Cedar has one copy of a variant at the ABCB1 gene and is at risk for displaying adverse drug reactions. While he may not be as severely affected as a dog with two copies of the ABCB1 drug sensitivity allele, normal dosages of drugs could still have potentially severe effects on Cedar. Please inform your veterinarian that Cedar carries this variant; it is essential that they know this information before prescribing drugs.

What is Multiple Drug Sensitivity?

Sensitivity to certain classes of drugs, notably the parasiticide ivermectin, as well as certain gastroprotectant and anti-cancer medications, occurs in dogs with a mutation in the ABCB1 gene.

Breed-Relevant Genetic Conditions

Hemophilia A

Identified in Boxers

Hemophilia A

Identified in German Shepherd Dogs

Hemophilia A

Identified in German Shepherd Dogs

Canine Leukocyte Adhesion Deficiency Type III, CLADIII

Identified in German Shepherd Dogs

Canine Elliptocytosis

Identified in Labrador Retrievers

Pyruvate Kinase Deficiency

Identified in Labrador Retrievers

Trapped Neutrophil Syndrome

Identified in Border Collies

Platelet factor X receptor deficiency, Scott Syndrome

Identified in German Shepherd Dogs

Progressive Retinal Atrophy, prcd

Identified in Australian Cattle Dogs, Australian Shepherds, and more

Golden Retriever Progressive Retinal Atrophy 2, GR-PRA2

Identified in Labrador Retrievers

Progressive Retinal Atrophy - crd4/cord1

Identified in Labrador Retrievers

X-Linked Progressive Retinal Atrophy 1, XL-PRA1

Identified in Siberian Huskies

Collie Eye Anomaly

Identified in Australian Cattle Dogs, Australian Shepherds, and more

Day Blindness

Identified in German Shepherd Dogs

Day Blindness

Identified in Labrador Retrievers

Canine Multifocal Retinopathy

Identified in Australian Shepherds

Goniodysgenesis and Glaucoma

Identified in Border Collies

Hereditary Cataracts

Identified in Australian Shepherds

Primary Lens Luxation

Identified in Australian Cattle Dogs and Border Collies

Macular Corneal Dystrophy, MCD

Identified in Labrador Retrievers

Cystinuria Type II-A

Identified in Australian Cattle Dogs

Urate Kidney & Bladder Stones

Identified in Australian Shepherds, German Shepherd Dogs, and more

Anhidrotic Ectodermal Dysplasia

Identified in German Shepherd Dogs

Renal Cystadenocarcinoma and Nodular Dermatofibrosis

Identified in German Shepherd Dogs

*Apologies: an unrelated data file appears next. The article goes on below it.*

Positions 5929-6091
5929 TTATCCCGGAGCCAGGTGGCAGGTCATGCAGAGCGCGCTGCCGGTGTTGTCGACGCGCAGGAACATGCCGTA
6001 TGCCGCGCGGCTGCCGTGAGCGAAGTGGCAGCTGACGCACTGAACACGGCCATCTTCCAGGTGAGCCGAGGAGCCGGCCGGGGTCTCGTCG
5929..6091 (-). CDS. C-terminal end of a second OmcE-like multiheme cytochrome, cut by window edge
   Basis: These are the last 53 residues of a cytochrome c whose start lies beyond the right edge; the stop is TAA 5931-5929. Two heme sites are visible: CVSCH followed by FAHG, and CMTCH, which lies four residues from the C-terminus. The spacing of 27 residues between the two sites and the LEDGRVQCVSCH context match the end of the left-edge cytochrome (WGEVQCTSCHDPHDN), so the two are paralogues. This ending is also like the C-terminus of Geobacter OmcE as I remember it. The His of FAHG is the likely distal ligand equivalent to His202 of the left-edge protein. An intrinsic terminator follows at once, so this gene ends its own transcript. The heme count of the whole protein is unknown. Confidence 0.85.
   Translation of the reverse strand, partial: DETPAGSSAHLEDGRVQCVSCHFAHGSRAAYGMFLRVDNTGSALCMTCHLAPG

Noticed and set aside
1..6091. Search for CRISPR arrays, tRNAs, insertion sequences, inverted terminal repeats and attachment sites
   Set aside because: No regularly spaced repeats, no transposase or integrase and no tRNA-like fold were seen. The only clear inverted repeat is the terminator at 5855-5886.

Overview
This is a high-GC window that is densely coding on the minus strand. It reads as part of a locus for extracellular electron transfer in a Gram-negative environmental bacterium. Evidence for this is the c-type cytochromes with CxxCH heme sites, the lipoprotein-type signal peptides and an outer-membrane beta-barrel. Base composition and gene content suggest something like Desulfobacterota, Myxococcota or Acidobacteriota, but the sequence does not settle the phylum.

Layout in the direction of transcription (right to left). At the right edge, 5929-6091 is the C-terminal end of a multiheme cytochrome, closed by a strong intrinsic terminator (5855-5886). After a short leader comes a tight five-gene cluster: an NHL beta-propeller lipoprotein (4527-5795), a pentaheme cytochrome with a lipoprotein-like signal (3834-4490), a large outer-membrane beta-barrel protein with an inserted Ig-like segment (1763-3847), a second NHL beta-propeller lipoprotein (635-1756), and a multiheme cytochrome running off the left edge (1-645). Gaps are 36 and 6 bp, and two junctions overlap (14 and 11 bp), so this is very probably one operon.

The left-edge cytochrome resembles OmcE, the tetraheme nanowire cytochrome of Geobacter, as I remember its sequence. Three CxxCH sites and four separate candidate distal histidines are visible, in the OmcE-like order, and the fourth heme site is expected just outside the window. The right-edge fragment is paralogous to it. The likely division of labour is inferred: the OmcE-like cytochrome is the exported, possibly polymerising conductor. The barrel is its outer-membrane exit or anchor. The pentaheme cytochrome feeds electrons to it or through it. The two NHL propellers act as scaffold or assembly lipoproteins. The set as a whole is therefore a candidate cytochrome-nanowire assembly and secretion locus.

Mucopolysaccharidosis Type VII, Sly Syndrome, MPS VII

Identified in German Shepherd Dogs

Neuronal Ceroid Lipofuscinosis 1, NCL 5

Identified in Australian Cattle Dogs and Border Collies

Neuronal Ceroid Lipofuscinosis 6, NCL 6

Identified in Australian Shepherds

Neuronal Ceroid Lipofuscinosis

Identified in Australian Cattle Dogs and Australian Shepherds

Late-Onset Neuronal Ceroid Lipofuscinosis

Identified in Australian Cattle Dogs

GM1 Gangliosidosis

Identified in Siberian Huskies

Alexander Disease

Identified in Labrador Retrievers

Degenerative Myelopathy, DM

Identified in Boxers and German Shepherd Dogs

Narcolepsy

Identified in Labrador Retrievers

Centronuclear Myopathy

Identified in Labrador Retrievers

Exercise-Induced Collapse

Identified in Labrador Retrievers

Myotonia Congenita

Identified in Australian Cattle Dogs and Border Collies

X-Linked Myotubular Myopathy

Identified in Labrador Retrievers

Cobalamin Malabsorption

Identified in Border Collies

Congenital Myasthenic Syndrome

Identified in Labrador Retrievers

Hereditary Nasal Parakeratosis

Identified in Labrador Retrievers

Skeletal Dysplasia 2, SD2

Identified in Labrador Retrievers

Craniomandibular Osteopathy, CMO

Identified in Australian Shepherds

Additional Genetic Conditions


Clinical Tools

Explore the genetics behind your dog’s appearance and size.
Base Coat Color

Base Coat Color

Dark or Light Fur
E (Extension) Locus
Can have dark fur
Brown or Black Pigment
B (Brown) Locus
Black or gray fur and skin
Color Dilution
D (Dilute) Locus
Dark (non-dilute) fur and skin
Coat Color Modifiers

Coat Color Modifiers

Hidden Patterning
K (Dominant Black) Locus
More likely to have patterned fur
Body Pattern
A (Agouti) Locus
Agouti (Wolf Sable) coat color pattern
Facial Fur Pattern
E (Extension) Locus
Can have black masking (dark facial fur)
Saddle Tan
No impact on coat pattern
White Spotting
S (White Spotting) Locus